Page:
How far we’ve come in three years…
We’ll give you a moment for your gag reflex to recover…
In early 2012, conventional wisdom had it that central bankers in general and the Federal Reserve in particular could do no wrong.
No more. On Tuesday, we mentioned a Financial Times headline we spotted: “Gold Rally Due as Central Banks Add Risk: Incompetence and Monetary Dysfunction Make Gold Look Attractive.”
Now it’s Reuters’ turn: “The Swiss currency shock has raised an awkward question many investors have been fearful of asking — what if central banks become as unpredictable and fallible as they are powerful?”
Of course, the newswire poses the question as a hypothetical… heh. But we’ll call it progress.
2015: The year faith was lost in central bankers. That’s what’s important this morning, even if the announcement from the European Central Bank seems more urgent.
The ECB is indeed launching full-blown quantitative easing/money printing — 60 billion euros a month, about $69 billion — through September of next year. More than a trillion euros, all told.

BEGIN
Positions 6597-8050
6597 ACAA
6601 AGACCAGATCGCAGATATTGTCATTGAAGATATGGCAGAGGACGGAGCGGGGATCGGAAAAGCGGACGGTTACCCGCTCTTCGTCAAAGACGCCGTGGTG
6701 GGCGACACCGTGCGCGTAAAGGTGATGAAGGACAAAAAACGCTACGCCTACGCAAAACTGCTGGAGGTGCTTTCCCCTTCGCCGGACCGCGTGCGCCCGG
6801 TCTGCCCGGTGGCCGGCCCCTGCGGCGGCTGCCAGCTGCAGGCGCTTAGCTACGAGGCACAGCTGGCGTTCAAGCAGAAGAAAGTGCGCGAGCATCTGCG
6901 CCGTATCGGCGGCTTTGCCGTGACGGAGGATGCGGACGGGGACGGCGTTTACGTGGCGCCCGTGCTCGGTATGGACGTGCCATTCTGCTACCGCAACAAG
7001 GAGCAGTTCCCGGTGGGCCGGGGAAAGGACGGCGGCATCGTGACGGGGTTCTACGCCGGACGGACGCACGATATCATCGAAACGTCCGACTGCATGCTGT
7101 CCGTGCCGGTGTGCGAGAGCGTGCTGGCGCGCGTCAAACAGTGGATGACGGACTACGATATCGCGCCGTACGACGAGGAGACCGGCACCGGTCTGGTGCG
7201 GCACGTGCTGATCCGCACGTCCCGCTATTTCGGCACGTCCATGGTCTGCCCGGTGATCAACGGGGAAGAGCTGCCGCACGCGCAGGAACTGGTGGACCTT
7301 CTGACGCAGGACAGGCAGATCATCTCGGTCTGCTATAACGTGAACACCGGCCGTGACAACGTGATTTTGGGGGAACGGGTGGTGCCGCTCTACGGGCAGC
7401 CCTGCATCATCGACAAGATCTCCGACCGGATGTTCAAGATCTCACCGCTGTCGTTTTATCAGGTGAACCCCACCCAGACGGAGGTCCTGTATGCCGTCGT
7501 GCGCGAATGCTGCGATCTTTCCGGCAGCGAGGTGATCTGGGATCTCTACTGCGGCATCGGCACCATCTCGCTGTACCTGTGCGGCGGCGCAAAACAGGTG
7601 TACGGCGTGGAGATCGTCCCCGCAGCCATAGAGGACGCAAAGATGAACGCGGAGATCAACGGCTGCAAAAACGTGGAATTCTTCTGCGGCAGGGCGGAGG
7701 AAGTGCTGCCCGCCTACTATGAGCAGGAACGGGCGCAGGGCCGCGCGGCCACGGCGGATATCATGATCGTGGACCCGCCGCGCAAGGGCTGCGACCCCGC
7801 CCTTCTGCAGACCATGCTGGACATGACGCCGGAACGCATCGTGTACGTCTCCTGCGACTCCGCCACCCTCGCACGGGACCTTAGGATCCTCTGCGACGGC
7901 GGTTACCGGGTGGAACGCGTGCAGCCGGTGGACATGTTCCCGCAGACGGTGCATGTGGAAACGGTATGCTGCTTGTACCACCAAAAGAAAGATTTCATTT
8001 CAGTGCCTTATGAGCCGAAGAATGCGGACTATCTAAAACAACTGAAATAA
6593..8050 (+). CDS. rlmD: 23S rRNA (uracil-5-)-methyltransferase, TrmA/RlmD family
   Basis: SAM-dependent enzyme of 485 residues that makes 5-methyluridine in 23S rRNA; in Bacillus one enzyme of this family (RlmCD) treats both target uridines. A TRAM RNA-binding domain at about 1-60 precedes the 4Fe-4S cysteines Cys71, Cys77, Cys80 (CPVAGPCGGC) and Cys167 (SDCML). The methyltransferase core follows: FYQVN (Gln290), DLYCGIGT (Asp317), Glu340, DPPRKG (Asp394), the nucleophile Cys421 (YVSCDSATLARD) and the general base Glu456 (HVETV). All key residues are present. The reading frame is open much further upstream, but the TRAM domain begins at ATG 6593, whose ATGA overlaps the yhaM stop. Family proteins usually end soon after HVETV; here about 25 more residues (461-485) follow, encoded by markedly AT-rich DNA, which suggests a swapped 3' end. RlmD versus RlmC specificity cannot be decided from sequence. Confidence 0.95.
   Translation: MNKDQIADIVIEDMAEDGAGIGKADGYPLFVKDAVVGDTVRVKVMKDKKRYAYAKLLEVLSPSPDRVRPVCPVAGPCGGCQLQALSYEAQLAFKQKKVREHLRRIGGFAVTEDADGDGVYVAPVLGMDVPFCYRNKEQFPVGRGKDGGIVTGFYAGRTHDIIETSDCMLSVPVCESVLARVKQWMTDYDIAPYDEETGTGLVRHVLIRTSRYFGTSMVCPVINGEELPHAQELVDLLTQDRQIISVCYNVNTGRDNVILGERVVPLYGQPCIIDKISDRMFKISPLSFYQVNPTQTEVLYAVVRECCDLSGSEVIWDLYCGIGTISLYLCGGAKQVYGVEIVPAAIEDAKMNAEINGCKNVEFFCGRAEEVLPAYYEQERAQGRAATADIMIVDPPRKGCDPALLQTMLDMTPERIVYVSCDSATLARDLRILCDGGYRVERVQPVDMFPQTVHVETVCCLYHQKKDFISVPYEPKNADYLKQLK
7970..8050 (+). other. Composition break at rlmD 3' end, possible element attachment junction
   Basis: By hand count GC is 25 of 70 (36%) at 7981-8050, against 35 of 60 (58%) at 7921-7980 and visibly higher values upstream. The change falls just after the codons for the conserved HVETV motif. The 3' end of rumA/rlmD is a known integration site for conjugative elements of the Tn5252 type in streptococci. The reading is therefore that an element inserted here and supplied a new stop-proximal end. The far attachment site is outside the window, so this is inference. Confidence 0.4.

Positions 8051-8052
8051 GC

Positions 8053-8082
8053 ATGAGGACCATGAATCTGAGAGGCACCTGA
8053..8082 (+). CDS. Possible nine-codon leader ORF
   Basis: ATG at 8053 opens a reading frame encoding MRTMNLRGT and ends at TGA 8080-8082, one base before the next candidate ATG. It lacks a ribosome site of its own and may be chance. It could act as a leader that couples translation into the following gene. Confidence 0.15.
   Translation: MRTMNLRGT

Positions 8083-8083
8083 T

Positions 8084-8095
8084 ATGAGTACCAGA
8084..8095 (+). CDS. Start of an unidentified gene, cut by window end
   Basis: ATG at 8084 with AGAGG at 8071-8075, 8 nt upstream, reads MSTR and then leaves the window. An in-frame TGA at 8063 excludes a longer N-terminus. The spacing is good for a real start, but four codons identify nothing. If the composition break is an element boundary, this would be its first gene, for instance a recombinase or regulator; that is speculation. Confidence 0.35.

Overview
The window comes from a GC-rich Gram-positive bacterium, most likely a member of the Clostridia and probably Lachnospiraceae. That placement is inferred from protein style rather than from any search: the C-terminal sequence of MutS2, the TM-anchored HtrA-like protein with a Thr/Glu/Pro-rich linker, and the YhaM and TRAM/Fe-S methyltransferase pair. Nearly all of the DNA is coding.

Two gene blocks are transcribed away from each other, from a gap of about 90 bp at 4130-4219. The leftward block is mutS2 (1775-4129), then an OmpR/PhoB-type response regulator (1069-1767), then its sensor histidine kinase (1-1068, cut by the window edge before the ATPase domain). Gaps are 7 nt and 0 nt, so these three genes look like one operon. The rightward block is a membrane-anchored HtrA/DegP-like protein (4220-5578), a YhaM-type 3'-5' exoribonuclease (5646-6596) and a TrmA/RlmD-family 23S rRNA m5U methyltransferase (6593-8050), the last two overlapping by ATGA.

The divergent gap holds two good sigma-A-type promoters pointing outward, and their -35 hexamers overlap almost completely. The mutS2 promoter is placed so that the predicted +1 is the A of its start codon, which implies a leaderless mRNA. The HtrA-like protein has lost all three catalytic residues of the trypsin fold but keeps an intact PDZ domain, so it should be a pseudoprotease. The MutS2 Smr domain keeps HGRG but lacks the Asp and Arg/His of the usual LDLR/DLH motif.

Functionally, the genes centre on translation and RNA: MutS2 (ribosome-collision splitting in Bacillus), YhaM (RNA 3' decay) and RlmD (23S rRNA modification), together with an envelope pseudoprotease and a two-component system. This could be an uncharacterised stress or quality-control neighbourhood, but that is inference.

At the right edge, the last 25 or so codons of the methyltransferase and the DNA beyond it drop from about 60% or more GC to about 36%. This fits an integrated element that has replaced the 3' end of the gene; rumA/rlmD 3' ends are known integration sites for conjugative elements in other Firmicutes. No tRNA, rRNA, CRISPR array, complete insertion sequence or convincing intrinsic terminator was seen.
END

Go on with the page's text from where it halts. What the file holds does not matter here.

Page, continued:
Traders appear to be greeting the news with a collective yawn: The euro has slipped against the dollar, but not dramatically, to $1.145. Gold has barely budged at $1,296. The major U.S. stock indexes are all up about a half percent, the S&P 500 at 2,042.
Central bankers will do whatever central bankers will do. Traders will react however traders will react… and we suspect they’ll react badly and unpredictably as the year goes on.
With that as the backdrop, we cast our gaze — in search of an asset class that might look impervious to the whims of central bankers and traders alike.
The Financial Times offers up one possibility: “In a low-growth environment, biotechs are seen by investors as one of the few sectors that can deliver compelling opportunities.”
We’re tempted to dismiss such talk, coming as it does from the mainstream. But…
Biotechs are already up 5% this month, while the broad market is down more than 1%. And that’s on top of rising 100% the last two years.
That looks like further affirmation of FDA Trader editor Paul Mampilly’s assertion last year that “we are still in the early innings of the biggest and greatest biotech bull market in history.”
One reason — the rush to create new cancer treatments. “In 2008,” Paul explains, “spending on cancer drugs was $71 billion. By 2013 — just five years later — it soared to $91 billion. And it’s only going higher. Next year, experts estimate a 21% spike.